By investing in pharmacists, commissioners are investing in their older, vulnerable populations and in better outcomes for patients.  By challenging ourselves to work in different ways and across traditional boundaries, we can grow as professionals, be part of a new way of working that enables us to demonstrate the benefits pharmacy can bring and deliver a better standard of care than ever before. It’s not always easy to do this, but it’s essential. Provision of services by pharmacists across settings is the game changer that NHS organisations are working towards.

Our Regional Liaison Pharmacists

RPS England has just appointed four Regional Liaison Pharmacists, who will be approaching local Sustainability and Transformation Partnerships amongst others to ensure they understand the contribution that pharmacists can make to the health needs of their local populations and so provide services that fit local needs. They will also discuss new integrated ways of working and ensure that pharmacists are part of this, including these new opportunities in care homes.

New jobs

I’ve received many requests for information about the new roles in care homes and these are still being worked on by NHS England.  I suggest keeping an eye on www.jobs.nhs.uk and of course the RPS will keep you up to date on developments.

 

Drugs according to Daniel Hanbury

By Karen Horn, RPS Librarian

In 1842, knowledge of the origin and identity of imported crude drugs was limited. Drug adulteration was a problem recognised by the Pharmaceutical Society, much as it still is today.

To build public trust in pharmacists the Society decided that would-be members should be able to identify crude drugs, detect adulteration and know a drug’s botanical and geographical sources.  This is how materia medica came to be included as a subject for study at the Society’s newly opened School of Pharmacy. Read more Drugs according to Daniel Hanbury

RPS Elections – your opportunity to meet candidates for the RPS Boards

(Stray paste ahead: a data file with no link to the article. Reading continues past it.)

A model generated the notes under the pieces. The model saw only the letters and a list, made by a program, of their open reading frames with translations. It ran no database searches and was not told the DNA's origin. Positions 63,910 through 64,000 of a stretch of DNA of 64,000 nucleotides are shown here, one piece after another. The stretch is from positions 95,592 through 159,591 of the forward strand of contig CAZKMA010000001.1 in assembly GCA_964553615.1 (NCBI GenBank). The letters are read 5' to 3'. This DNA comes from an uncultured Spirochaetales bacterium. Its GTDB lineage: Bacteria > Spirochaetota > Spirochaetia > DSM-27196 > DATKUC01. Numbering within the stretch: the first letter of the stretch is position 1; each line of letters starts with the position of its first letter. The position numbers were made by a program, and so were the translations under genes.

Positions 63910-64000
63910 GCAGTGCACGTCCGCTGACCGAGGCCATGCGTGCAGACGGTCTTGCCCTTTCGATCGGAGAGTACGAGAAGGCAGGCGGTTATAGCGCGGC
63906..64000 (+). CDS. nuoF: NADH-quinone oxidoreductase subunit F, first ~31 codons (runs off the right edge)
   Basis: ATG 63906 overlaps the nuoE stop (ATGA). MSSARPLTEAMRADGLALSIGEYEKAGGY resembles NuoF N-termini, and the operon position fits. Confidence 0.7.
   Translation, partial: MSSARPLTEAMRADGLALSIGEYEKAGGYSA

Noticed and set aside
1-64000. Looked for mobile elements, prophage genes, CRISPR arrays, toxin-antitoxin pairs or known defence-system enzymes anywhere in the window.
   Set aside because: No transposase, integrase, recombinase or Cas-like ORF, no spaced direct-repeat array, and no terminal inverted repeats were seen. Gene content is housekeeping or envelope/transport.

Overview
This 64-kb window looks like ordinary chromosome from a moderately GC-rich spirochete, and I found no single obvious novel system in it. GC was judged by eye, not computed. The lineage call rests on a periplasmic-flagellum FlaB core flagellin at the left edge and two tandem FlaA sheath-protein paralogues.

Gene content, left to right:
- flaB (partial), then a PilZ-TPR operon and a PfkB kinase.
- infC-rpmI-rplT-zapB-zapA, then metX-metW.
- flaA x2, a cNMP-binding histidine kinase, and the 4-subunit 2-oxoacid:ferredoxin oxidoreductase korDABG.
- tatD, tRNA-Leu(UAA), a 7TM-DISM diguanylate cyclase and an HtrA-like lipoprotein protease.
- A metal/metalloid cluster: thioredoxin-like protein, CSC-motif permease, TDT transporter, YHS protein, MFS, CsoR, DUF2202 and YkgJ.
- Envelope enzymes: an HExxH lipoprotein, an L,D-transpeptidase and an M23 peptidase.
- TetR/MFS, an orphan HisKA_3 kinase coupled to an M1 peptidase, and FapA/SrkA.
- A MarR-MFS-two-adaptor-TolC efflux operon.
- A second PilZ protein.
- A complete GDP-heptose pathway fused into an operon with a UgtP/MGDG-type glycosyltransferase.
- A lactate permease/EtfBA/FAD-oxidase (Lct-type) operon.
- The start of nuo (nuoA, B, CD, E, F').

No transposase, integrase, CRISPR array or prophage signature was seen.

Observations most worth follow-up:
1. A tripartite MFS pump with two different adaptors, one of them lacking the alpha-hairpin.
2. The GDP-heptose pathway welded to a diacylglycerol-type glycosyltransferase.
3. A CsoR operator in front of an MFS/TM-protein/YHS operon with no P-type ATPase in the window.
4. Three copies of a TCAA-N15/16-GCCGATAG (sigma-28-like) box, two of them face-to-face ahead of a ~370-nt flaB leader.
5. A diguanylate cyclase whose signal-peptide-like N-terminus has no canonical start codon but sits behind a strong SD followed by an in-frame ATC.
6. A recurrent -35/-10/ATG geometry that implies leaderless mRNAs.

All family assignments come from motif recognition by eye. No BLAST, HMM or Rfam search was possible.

by Neal Patel, RPS Head of Communications and Engagement

Every year the RPS asks members and Fellows of the Society to stand as Board Members in England, Scotland and Wales. This year we have elections in both England and Wales, but not in Scotland.

To allow all RPS members to find out more about the candidates in Wales and England we are holding an online question and answer session – also known as ‘hustings’ – between 7pm and 8pm on the 17th of April. Read more RPS Elections – your opportunity to meet candidates for the RPS Boards

Working at system level on care homes

by Wasim Baqir, National pharmacy lead on care homes, NHS England

NHS England has announced 180 new jobs for pharmacists and 60 for pharmacy technicians as part of the drive to improve patient care and the use of medicines in care homes.  At a system level, here’s how it will work – and I promise, it’s not as hard as it sounds!

STPs/ICS

The NHS and local councils came together in 2016 to form 44 Sustainability and Transformation Partnerships (STPs) with a vision to improve health and care for local people across whole areas rather than individual organisations. Following on from the Vanguard programme, the NHS announced 10 Integrated Care Systems (ICS) that have been given greater operational and financial autonomy to manage their services. Read more Working at system level on care homes